American Journal of Public Health Highlights
Kids’ obesity problems begin as young as age 3, mother’s weight a big factor
Children’s problems with overweight and obesity begin as early as age 3, and Hispanic children and those with obese mothers are especially at risk.
Researchers looked at a national sample of 2,271 urban, low-income 3-year-olds and found the highest rates of obesity and overweight among Hispanic children. Black children were also more likely to be overweight or obese than white children. The study’s authors said they could not explain the disparities, but some factors did increase a child’s likelihood of being overweight at age 3, including taking a bottle to bed, having an obese mother and having a higher than average birth weight (more than 4,500 grams, or approximately 10 pounds).
Parents who do not regularly shop at a grocery store also increase their preschoolers’ odds of being overweight or obese. Having been breastfed for at least six months significantly decreased the odds that a child of an obese mother would be overweight or obese, but did not affect children of non-obese mothers. In those children surveyed, 42 percent of white children with obese mothers were themselves overweight or obese, compared to 36 percent of black children and 56 percent of Hispanic children (for normal-weight mothers, the figures were 26 percent, 25 percent and 40 percent, respectively). “Clearly, maternal weight status is a key determinant of children’s obesity at age 3, either via household levels of nutrition and exercise or genetic factors,” the study’s authors said.
[From: “Children’s Overweight and Obesity at Age Three: Examining the Racial and Ethnic Differentials.” Contact: Rachel Tolbert Kimbro, PhD, University of Wisconsin-Madison, email@example.com.] Back to Top
Labor policies putting kids at injury risk, especially on family farms
Child labor practices in developing countries are putting children at significant risk for death and injury, and on American farms, the practice of allowing young family members to work raises their risk of injury as well.
One study that looked at the impact of child labor in developing countries found that allowing children ages 10-14 to work significantly increases child death rates, lowers a population’s nutritional status and even increases the prevalence of infectious disease. In another study, researchers examined more than 1,000 pediatric farm injuries in the United States and Canada and found that raising the working age for “hazardous jobs” on farms from 16 to 18 would “be efficacious in preventing the most serious injuries experienced by young family workers. Potential reductions in injury would meet Healthy People 2010 goals for reducing traumatic injury in the agricultural sector.” A current exemption allows teens to work at so-called “hazardous jobs” on farms as young as 16 if their family owns the farm. [From: “The Health Impact of Child Labor in Developing Countries: Evidence From Cross-Country Data.” Contact: Paola A. Roggero, MD, PhD, Bocconi University, Milano, Italy, firstname.lastname@example.org and “Changing the Child Labor Laws for Agriculture: Impact on Injury.” Contact: Barbara Marlenga, email@example.com .]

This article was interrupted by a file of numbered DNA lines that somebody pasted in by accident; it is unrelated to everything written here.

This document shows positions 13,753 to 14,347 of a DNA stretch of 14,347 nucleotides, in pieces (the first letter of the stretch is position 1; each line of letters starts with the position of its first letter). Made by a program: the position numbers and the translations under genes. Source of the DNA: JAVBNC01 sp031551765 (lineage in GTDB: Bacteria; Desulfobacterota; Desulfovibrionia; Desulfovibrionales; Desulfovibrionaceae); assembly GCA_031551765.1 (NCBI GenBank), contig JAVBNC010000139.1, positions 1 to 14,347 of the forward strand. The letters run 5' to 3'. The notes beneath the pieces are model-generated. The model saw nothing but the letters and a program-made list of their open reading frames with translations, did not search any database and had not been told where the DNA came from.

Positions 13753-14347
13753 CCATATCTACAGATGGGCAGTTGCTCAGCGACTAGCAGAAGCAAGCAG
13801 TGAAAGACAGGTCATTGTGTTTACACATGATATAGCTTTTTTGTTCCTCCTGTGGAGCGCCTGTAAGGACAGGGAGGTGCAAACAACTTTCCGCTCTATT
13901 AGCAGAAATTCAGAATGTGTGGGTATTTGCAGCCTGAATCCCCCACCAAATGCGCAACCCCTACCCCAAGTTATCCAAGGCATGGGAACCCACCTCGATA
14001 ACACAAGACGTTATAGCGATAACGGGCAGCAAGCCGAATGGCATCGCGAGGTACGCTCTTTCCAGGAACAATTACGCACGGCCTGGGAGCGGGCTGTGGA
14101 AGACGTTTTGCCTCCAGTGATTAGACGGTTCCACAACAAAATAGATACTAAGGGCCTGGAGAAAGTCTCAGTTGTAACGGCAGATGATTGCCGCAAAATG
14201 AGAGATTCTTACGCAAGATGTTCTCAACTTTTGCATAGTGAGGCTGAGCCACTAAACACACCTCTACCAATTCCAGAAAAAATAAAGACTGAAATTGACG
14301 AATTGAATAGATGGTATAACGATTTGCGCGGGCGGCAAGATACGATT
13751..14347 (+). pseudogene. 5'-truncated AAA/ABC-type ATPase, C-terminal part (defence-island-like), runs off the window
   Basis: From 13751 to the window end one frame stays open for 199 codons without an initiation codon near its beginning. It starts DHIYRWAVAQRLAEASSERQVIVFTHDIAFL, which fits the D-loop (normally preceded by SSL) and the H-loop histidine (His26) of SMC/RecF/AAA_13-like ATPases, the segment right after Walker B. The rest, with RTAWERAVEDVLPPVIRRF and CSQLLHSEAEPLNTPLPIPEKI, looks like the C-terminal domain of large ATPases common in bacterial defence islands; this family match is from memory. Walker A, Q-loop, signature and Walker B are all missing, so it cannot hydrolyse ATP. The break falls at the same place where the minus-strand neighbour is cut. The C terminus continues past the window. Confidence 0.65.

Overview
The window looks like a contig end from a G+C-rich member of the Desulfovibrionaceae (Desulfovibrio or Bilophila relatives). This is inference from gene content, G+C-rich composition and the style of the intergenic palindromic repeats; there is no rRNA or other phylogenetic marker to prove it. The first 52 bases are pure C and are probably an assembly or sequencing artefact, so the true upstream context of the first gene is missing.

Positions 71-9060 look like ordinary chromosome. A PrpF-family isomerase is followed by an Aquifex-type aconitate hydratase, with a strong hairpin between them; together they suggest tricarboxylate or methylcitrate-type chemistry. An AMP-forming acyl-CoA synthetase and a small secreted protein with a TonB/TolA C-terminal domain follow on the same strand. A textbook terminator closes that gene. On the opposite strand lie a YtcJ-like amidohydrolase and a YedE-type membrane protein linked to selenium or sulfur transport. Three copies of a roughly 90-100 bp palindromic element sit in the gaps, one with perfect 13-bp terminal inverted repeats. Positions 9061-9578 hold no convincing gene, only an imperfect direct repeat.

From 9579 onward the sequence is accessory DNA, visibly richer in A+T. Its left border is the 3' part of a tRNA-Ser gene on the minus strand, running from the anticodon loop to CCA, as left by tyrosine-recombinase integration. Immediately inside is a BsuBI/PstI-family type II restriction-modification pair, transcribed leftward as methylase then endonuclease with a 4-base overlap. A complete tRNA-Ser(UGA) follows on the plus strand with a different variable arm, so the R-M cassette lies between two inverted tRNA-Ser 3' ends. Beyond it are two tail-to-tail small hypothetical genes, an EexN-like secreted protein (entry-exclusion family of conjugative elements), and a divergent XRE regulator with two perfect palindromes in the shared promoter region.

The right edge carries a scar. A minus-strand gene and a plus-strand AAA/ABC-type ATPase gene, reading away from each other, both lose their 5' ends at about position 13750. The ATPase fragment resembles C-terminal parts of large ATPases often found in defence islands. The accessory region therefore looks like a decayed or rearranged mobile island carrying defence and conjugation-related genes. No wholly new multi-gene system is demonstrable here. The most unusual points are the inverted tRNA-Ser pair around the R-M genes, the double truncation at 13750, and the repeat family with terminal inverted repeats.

As people are living longer, caregiving is becoming a bigger health issue
Caregiving is an emerging public health issue with fluctuating care requirements that must touch on both the psychological and the physical needs of the caregiver and the care recipient.
In an analytical essay, public health scientists Ronda C. Talley and John E. Crews look at caregiving as a growing concern in the health field as America ages. While historically scientists and health practitioners have not recognized caregiving as a public health issue, the authors assert there is a need to do so. Caregiving is becoming a widespread concern not only with the "graying of America," but also because of increased life expectancy among people with disabilities. For example, the first-year survival rate of children born with Down syndrome increased from 50 percent in 1942-52 to 91 percent in 1980-1996.